Claremont City Council Renames Cahuilla Park to Honor Gabrielino-Tongva Heritage


Norine Holguin

10/30/20232 min read

In a landmark decision, the Claremont City Council voted unanimously to rename Cahuilla Park to "Joāt Park," the Gabrielino-Tongva word for Mount San Antonio, also known as Mt. Baldy. The decision, made on Tuesday evening, corrected a misunderstanding that some Native Americans have sought to resolve for over a decade.

The story of Joāt Park's new name began in 2012 when it became clear that Cahuilla Park's name did not accurately reflect the indigenous history of Claremont. The park, named in 1963, was originally believed to honor the Cahuilla Indians, but further research showed that the Cahuilla tribe lived further east, closer to Palm Springs. The real inhabitants of the Claremont area were the Gabrielino-Tongva people, sparking a movement to rename the park to better represent its original occupants.

In 2012, the push to rename the park began in earnest to correct this error and better represent the area's true historical roots. However, it wasn't until a pivotal council meeting in August 2020, prompted by the global reflections on social justice during the COVID-19 pandemic, that momentum for change gained traction.

The Process of Renaming

To ensure the new name would be both culturally meaningful and pronounceable for the local community, the city council sought guidance from experts and tribal representatives. UC Riverside professor Wallace Cleaves, a member of the Gabrielino-Tongva tribe, and Kimberly Morales Johnson, tribal secretary of the Gabrielino-Tongva San Gabriel Band of Mission Indians, were instrumental in providing historical context and linguistic expertise.

An ad hoc committee was formed to explore suitable Tongva names, ultimately narrowing the choices down to three: “Kasili” (white sage), “Joāt” (Mt. Baldy), and “Hu’ utok Joat” (Baldy view). After careful consideration and community input, "Joāt" was selected for its direct connection to the prominent and sacred geographic feature of Mt. Baldy.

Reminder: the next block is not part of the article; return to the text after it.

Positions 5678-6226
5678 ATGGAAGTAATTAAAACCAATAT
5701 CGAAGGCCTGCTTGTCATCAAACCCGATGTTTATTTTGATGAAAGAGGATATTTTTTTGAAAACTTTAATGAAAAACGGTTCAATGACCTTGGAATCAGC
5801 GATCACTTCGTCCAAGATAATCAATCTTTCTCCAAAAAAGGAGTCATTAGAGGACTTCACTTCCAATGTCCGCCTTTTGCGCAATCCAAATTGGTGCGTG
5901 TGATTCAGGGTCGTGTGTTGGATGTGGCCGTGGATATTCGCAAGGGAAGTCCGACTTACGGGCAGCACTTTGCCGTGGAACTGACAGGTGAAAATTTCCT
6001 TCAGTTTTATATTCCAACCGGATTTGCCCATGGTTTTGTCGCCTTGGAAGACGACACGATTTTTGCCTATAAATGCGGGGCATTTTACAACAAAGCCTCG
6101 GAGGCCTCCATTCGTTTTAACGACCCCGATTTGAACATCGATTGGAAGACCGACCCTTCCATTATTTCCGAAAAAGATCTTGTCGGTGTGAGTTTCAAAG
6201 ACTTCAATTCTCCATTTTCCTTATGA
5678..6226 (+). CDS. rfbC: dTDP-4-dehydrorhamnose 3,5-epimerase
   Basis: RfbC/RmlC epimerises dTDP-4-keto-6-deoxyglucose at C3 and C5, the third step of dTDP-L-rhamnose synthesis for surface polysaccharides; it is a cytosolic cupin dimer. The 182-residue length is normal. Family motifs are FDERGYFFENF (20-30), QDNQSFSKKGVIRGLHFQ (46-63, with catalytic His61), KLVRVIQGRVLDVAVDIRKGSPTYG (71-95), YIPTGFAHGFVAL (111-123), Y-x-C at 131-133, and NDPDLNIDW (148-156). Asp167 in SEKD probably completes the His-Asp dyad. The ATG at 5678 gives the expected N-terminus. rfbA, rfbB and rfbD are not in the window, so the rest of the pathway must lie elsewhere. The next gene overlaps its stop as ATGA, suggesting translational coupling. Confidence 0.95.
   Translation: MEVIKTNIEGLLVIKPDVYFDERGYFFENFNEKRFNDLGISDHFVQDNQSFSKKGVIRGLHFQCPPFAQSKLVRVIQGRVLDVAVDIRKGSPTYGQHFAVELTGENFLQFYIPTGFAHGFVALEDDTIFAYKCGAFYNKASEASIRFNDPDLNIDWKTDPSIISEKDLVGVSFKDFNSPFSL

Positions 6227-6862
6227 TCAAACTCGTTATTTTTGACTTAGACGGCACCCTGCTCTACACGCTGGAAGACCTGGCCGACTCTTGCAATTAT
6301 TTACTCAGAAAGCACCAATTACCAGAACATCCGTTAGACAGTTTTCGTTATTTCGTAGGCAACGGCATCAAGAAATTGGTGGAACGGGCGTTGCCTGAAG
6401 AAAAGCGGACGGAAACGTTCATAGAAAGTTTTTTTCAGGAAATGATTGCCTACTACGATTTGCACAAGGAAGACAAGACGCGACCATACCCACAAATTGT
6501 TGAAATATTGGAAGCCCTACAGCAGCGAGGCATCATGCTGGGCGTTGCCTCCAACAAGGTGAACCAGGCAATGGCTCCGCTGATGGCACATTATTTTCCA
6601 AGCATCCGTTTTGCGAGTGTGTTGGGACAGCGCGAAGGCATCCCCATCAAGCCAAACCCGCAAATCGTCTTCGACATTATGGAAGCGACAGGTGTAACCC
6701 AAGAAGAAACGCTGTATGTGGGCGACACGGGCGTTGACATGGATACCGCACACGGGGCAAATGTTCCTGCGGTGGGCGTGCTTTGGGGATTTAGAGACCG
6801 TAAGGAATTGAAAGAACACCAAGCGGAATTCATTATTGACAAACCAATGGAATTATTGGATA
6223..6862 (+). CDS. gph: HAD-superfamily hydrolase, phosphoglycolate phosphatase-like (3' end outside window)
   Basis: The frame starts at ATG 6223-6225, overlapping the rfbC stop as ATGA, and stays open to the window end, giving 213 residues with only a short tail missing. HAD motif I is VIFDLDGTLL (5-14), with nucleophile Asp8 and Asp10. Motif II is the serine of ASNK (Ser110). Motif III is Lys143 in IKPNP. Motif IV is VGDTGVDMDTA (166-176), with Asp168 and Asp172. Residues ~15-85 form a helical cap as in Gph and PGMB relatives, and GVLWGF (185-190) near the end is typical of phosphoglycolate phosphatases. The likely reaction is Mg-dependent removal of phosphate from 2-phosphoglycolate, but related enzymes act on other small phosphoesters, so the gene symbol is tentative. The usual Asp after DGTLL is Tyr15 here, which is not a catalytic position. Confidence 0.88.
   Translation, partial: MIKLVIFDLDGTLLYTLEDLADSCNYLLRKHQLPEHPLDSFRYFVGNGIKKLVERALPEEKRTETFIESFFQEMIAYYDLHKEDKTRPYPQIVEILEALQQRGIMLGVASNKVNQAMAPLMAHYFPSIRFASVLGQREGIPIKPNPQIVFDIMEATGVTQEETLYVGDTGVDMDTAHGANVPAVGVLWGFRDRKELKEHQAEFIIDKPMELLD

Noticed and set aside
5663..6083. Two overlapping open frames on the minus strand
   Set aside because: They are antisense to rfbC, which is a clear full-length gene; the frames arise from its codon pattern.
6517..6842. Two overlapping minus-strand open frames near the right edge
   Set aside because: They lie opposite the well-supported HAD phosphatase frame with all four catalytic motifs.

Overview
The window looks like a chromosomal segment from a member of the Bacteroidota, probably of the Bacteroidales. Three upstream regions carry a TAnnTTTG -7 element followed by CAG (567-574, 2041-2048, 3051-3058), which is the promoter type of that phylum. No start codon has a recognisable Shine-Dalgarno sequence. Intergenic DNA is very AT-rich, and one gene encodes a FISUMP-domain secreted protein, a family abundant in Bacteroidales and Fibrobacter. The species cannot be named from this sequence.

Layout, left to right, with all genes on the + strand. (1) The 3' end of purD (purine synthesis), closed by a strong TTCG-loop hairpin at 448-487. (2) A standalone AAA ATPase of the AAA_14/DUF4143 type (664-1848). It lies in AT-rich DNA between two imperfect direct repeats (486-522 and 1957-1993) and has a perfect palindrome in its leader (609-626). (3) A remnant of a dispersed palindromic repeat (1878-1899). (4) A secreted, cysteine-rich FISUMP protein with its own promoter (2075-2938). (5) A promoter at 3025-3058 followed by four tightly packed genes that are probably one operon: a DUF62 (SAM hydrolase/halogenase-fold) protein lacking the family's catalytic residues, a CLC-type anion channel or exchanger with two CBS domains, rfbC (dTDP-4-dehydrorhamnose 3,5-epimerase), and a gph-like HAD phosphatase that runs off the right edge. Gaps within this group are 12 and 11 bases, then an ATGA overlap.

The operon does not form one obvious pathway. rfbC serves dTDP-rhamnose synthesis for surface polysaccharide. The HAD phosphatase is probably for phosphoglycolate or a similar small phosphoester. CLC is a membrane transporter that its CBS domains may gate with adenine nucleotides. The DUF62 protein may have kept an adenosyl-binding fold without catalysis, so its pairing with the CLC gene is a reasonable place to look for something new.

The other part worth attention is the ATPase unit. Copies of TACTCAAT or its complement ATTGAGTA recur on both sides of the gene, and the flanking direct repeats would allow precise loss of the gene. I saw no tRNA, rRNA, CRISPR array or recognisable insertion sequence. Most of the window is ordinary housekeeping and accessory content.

Public Response and Council Decision

The decision to rename the park resonated strongly with the community and the Tongva people. During the council meeting, every speaker, including Johnson, Cleaves, and community advocate Al Villanueva, supported the name "Joāt Park." Their endorsements highlighted the importance of reclaiming indigenous place names as a way to honor historical truths and foster reconciliation.

“There is not a standard phonetic rendering of the word but ‘ywaat’ was produced by the noted ethnologist [John P.] Harrington, and seems to be the most likely to produce a correct approximation of how the word should be pronounced,” explained Cleaves. He also provided a SoundCloud recording by UCLA professor Pam Munro to aid in pronunciation, ensuring the community could accurately refer to the park in the Tongva language.

Looking Forward

With the council's unanimous vote, the name change represents a pivotal shift towards acknowledging and correcting historical oversights regarding the indigenous heritage of Claremont. The city is preparing to update park signage and plans to install a historical plaque detailing the significance of the new name. The total cost is expected to be around $3,500, with a celebration ceremony to officially unveil the new park name scheduled for the near future.

This renaming initiative is part of a broader movement across the United States to honor Native American heritage by restoring indigenous place names to public spaces and landmarks. For Claremont, renaming Cahuilla Park to Joāt Park is a profound act of recognition and respect for the Gabrielino-Tongva people and their enduring legacy in the region.


Weinberger, Peter. “Council Uses Tongva Word for ‘snowy Mountain’ to Rename Cahuilla Park.” Claremont COURIER, 26 Oct. 2023,

Cannon-Tran, Mercedes. “Claremont Renames Cahuilla Park to Honor Correct Indigenous People.” Daily Bulletin, 1 Nov. 2023,

Related Stories